On November 20, Genachowski announced a tentative proposal to resolve the conflict. The FCC would allow Dish to use its spectrum to build a wireless network if the power and emissions for the company’s uplink spectrum were limited. The agency tagged this caveat onto its proposal in order to protect against interference on a neighboring spectrum band. It is this plan that is set to be adopted by the agency in the coming days.
But Dish Network has said that this limitation would be a “game changer.” The company’s Chairman Charlie Ergen told the Washington Post last month that the FCC’s proposal “cripples our ability to enter the business.” While this issue has not yet been resolved, Dish Network has proposed to use a portion of its spectrum as a so-called guard band to shield the adjoining H-block of spectrum owned by the federal government.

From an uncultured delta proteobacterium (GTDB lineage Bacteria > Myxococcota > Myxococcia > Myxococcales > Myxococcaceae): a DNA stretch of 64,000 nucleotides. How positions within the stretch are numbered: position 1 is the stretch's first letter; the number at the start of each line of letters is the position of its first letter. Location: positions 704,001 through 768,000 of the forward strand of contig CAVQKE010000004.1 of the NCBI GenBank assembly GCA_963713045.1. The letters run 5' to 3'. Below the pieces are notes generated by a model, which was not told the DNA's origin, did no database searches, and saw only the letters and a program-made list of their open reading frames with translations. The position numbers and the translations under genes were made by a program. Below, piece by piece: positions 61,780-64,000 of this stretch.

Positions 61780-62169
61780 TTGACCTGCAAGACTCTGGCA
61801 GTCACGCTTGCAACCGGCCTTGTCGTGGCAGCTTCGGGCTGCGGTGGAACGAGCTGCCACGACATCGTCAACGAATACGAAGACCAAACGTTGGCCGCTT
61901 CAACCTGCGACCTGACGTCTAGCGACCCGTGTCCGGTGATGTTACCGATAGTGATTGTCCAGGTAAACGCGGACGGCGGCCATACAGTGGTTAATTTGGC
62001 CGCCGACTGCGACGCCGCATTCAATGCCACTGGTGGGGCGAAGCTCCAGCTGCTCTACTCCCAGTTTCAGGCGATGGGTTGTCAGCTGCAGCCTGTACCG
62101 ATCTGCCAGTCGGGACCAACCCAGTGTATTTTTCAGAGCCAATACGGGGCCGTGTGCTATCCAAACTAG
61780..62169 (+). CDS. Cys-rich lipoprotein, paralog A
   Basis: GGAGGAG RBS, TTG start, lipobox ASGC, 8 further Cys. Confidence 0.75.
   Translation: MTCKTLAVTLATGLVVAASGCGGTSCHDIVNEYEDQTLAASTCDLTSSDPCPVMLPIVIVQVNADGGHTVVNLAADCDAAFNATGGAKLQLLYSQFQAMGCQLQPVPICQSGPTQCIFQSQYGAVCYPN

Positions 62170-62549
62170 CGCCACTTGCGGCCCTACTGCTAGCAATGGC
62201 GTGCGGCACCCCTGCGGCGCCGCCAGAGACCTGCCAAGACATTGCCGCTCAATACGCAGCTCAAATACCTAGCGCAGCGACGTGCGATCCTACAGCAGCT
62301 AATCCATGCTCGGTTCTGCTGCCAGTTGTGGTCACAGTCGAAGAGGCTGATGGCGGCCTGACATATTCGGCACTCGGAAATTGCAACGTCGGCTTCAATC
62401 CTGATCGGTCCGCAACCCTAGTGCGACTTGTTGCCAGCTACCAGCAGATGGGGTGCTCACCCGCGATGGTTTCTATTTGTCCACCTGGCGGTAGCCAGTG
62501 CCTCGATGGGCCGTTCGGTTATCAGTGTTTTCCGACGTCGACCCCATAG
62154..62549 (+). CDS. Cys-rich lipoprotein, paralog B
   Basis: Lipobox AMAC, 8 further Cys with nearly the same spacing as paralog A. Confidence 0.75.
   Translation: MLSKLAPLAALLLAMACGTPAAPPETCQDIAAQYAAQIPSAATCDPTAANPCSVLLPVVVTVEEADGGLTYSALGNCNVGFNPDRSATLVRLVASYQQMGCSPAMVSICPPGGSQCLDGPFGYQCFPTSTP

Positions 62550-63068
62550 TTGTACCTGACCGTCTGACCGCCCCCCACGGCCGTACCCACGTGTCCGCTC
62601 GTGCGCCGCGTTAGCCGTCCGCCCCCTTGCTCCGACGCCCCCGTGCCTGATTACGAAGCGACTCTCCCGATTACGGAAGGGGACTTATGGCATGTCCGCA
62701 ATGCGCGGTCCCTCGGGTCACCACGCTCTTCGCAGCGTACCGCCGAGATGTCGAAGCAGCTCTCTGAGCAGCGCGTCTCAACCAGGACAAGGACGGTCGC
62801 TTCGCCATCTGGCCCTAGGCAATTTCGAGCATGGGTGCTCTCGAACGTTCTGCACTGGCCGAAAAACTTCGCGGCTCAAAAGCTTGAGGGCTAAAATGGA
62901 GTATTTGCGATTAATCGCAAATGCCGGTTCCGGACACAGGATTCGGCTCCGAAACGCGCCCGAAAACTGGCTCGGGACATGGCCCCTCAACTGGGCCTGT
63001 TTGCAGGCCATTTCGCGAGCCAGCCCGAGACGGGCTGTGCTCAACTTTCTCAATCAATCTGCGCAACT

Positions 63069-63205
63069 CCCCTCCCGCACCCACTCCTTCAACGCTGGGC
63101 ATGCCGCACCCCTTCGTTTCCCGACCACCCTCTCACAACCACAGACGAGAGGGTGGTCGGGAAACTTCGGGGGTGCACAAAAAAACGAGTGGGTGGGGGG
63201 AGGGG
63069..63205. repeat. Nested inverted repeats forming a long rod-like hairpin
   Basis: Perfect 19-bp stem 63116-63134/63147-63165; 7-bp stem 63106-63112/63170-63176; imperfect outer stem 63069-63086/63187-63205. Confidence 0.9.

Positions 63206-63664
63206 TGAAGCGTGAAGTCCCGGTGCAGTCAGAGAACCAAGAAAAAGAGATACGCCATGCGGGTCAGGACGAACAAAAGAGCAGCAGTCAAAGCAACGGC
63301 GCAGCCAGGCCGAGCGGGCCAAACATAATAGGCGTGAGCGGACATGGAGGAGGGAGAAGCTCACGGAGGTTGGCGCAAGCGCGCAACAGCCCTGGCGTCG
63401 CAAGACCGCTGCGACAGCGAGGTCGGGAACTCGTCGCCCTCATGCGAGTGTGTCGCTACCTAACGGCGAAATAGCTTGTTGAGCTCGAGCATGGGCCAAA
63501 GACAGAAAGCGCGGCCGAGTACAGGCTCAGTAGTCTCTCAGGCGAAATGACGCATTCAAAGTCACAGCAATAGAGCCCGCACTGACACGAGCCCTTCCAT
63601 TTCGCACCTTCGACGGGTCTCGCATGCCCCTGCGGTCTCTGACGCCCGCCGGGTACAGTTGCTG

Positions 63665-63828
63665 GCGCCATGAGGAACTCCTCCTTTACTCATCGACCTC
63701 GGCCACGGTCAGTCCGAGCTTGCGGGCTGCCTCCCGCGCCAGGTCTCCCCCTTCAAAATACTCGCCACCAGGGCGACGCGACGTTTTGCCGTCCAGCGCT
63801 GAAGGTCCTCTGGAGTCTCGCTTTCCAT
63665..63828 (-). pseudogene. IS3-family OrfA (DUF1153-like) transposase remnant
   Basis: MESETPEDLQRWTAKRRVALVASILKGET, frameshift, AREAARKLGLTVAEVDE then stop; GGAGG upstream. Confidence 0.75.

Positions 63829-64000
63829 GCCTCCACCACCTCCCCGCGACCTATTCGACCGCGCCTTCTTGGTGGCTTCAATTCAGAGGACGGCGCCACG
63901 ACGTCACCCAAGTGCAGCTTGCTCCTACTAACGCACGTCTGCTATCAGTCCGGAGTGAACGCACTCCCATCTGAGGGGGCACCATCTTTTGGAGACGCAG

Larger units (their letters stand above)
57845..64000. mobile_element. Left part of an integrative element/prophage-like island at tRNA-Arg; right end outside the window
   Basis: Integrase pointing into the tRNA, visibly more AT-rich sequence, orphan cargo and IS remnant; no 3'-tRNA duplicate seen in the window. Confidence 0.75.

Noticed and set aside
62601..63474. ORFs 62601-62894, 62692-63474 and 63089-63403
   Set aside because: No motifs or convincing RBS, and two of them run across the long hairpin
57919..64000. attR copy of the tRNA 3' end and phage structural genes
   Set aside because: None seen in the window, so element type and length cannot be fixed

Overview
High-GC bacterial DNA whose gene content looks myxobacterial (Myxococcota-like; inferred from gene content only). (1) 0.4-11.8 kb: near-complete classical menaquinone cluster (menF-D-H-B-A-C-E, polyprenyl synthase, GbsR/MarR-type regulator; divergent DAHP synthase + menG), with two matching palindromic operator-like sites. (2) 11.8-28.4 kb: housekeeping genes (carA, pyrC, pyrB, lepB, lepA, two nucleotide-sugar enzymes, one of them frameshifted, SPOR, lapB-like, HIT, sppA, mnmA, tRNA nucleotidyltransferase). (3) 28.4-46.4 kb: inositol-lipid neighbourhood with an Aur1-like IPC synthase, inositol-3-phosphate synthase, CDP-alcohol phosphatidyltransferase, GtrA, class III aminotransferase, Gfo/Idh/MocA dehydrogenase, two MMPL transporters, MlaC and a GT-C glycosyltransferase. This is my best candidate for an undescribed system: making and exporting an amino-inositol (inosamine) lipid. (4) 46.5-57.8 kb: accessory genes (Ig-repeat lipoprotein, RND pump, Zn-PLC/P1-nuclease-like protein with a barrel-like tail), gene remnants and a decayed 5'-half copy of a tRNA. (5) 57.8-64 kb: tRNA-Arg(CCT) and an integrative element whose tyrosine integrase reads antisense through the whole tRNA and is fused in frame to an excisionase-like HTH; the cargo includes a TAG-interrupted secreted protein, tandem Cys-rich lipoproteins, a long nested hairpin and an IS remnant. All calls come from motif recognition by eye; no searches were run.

However, there are other solutions. Sprint (NYSE:S), which is expected to bid on the H-block when its auctioned off, has reportedly approached Dish Network regarding a partnership. In this deal, the company would be able to to offer wireless service over Sprint’s network, which would allow Dish to save on capital expenditures and implement the service faster. Google (NASDAQ:GOOG) has also be named as a potential partner.